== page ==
I meet father-of-two Sheka, one of the 100 people living on the dump. Since the last time I came to Africa, with Comic Relief in 2011, I have become a father three times over, so meeting him was especially affecting.
He has lived there for 17 years now with his wife Kadiatu, his 18-month-old daughter Fatmata and his six-year-old son Ibrahim, and struggles every day to sell enough rubbish to provide for his family. He shares with me his pain at not being able to give his family a better life and his guilt at not being able to earn enough to send his son to school, which would one day allow him to provide a better life for his family.
We had planned to film in their home but the thick, noxious fumes made it impossible and unsafe. I watched him and his family disappear through that smoke, feeling utterly helpless and brokenhearted for the dad who just wants, like me and every other father, to do the best for his family.
Next I met Alusine (12) and Mohamed (10), two brothers who work on the dump, “picking”. They work from morning to night sifting through burning rubbish to try to find anything they can sell on to make enough money to survive.
On a good day they can make 1,000–2,000 leones – about 15–30p. With both their parents dead, they live next to the dump with their grandmother, who is too frail to work.
Without the project funded by Sport Relief, kids like this would have a bleak future. But with the money raised by you, kids like Alusine and Mohammed could one day soon go to the YMCA Kissy Primary School, which costs just £50 a year.
Day Two – Ola During Children’s Hospital, Freetown
This is the only place where children can get specialised treatment in Sierra Leone. I was shown all the wonderful changes that have taken place thanks to all you brilliant people who have ever put your hand in your pocket.
A project called Welbodi, funded by Sport Relief, provides trained nurses who can make diagnoses without a doctor present. There is now a lab on site so the process of diagnosing is made faster and more efficient, and the introduction of an x-ray machine and its operators has been revolutionary. Daily vaccination clinics are now held to try and prevent the children getting sick in the first place.
All of these things are funded in some way by Sport Relief. Not only that, but the project also works within communities to educate and encourage families to get healthcare earlier to give them a better chance of recovery.
It was such an uplifting experience to see what an enormous difference all that money we ask of you does. It changes the lives of so many people and I truly believe that you have helped people live who otherwise wouldn’t have. You have given a future to children who previously only had survival, and given people hope when they hadnone.
If you have ever wondered if giving to Sport Relief really changes anything, here is the proof that is does. Things are better here because of you.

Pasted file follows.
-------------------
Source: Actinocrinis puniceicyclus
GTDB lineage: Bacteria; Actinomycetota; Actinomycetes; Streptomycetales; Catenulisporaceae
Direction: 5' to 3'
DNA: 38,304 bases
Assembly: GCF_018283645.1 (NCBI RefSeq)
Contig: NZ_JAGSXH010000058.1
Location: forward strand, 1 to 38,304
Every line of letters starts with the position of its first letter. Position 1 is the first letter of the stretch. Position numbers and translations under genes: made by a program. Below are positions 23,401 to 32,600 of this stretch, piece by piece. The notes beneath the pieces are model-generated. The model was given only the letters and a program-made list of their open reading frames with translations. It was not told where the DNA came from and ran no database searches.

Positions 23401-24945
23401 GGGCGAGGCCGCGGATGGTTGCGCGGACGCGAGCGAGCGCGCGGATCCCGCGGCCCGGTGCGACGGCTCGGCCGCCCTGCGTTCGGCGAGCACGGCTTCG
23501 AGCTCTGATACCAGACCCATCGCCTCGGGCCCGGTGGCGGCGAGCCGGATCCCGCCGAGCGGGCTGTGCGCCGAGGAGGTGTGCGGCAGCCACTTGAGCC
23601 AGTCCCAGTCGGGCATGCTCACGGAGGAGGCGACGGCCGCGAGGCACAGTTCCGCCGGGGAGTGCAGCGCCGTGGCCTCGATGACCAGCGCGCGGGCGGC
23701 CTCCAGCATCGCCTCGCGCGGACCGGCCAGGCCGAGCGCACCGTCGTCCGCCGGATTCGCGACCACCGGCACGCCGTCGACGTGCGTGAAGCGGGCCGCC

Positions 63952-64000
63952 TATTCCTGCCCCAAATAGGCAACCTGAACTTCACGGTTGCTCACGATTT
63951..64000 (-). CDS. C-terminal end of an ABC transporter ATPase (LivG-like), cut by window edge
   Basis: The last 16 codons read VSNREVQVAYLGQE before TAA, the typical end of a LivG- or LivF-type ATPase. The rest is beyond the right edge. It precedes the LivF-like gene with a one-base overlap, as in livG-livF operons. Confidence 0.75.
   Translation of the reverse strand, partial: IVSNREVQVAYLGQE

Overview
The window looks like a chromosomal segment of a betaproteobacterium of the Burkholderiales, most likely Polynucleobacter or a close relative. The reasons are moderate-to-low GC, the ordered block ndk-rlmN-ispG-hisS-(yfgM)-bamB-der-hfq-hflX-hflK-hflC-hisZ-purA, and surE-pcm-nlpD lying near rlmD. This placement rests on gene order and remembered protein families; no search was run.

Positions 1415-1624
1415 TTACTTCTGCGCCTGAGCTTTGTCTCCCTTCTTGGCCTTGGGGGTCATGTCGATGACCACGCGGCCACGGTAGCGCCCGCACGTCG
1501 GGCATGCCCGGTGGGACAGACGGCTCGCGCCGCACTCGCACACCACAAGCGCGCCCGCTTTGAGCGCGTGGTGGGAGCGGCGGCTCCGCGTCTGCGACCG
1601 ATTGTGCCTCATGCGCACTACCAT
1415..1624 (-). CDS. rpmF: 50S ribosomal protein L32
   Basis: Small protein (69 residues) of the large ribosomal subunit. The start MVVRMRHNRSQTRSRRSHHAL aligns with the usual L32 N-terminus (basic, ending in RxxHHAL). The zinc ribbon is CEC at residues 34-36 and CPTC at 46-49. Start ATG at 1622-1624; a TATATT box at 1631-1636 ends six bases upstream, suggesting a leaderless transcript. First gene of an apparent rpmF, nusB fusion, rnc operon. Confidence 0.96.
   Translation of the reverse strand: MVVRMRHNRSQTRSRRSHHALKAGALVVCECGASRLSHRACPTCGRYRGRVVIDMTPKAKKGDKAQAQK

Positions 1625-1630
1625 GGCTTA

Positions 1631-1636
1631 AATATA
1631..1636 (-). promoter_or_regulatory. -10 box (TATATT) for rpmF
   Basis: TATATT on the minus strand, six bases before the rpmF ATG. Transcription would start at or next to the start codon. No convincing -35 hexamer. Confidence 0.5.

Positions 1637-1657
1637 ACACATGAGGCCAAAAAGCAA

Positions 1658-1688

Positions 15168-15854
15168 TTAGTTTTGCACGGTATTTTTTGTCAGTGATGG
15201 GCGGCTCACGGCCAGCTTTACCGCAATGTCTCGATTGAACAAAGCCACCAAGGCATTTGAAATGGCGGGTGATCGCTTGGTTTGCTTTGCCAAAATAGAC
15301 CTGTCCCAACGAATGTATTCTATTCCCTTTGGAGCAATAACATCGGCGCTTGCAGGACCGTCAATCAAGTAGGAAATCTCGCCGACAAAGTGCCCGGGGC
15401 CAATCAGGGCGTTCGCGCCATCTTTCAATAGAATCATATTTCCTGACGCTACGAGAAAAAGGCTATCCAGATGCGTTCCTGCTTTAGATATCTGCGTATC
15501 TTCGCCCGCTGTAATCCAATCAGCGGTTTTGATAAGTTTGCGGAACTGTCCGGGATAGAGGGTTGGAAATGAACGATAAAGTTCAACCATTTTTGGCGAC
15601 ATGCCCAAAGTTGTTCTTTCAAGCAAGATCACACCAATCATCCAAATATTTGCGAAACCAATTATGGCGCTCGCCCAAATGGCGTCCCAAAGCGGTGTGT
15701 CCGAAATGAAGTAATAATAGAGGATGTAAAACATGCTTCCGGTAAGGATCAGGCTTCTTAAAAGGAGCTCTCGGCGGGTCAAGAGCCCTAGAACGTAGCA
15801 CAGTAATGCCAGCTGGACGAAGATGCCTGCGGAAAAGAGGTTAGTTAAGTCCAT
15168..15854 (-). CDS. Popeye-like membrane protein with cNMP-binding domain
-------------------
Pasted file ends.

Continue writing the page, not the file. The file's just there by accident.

Day Three – Isatu’s home, Freetown
My final visit was to the home of an extraordinary woman named Isatu. Early last year she found a 13-year-old boy called Saidu crying near her village. The tears were for his mother, Sento, who was very ill with an HIV-related illness.
He took Isatu to his mother and she decided that she had to help. She moved them both into her home so she could care for these strangers herself. What makes this already astonishing act of selflessness even more extraordinary is that not only did she and her family not have much money but she too is living with HIV.
For the past five months the two families have lived together in two rooms in rural Freetown, where Isatu can help care for Sento and her son. Money is tight, and sometimes Sento doesn’t have enough food to take her medication, so must drink salt water to line her stomach.
Sento spends her days lying on a door that rests on the floor as there is no other furniture. On a good day she can walk a little with a stick in one hand and her son in the other, but is totally reliant on Isatu and Saidu to stay alive. As a volunteer carer she is funded by a project spon- sored by Sport Relief.
My time in Sierra Leone showed me the best and worst of humanity. Whether it’s a father trying his hardest to give his kids a better future, children smiling as they pick their way through burning rubbish or doctors and nurses dedicating their lives to trying to save others, even when they know they have come too late.
I know we go on at you to “pick up the phone” and “give what you can” but I’m asking again. Please know that you are so important and what you do is really quite miraculous.
Ellie is an entertainment, TV and film journalist writing news and (hopefully incredibly witty) comment for RadioTimes.com. She loves light-hearted dramas and glossy US series - and is more than a little bit obsessed with Downton Abbey. Foodie, sun-seeker and aspiring novelist in her own time. Likes the fact that her name rhymes with telly.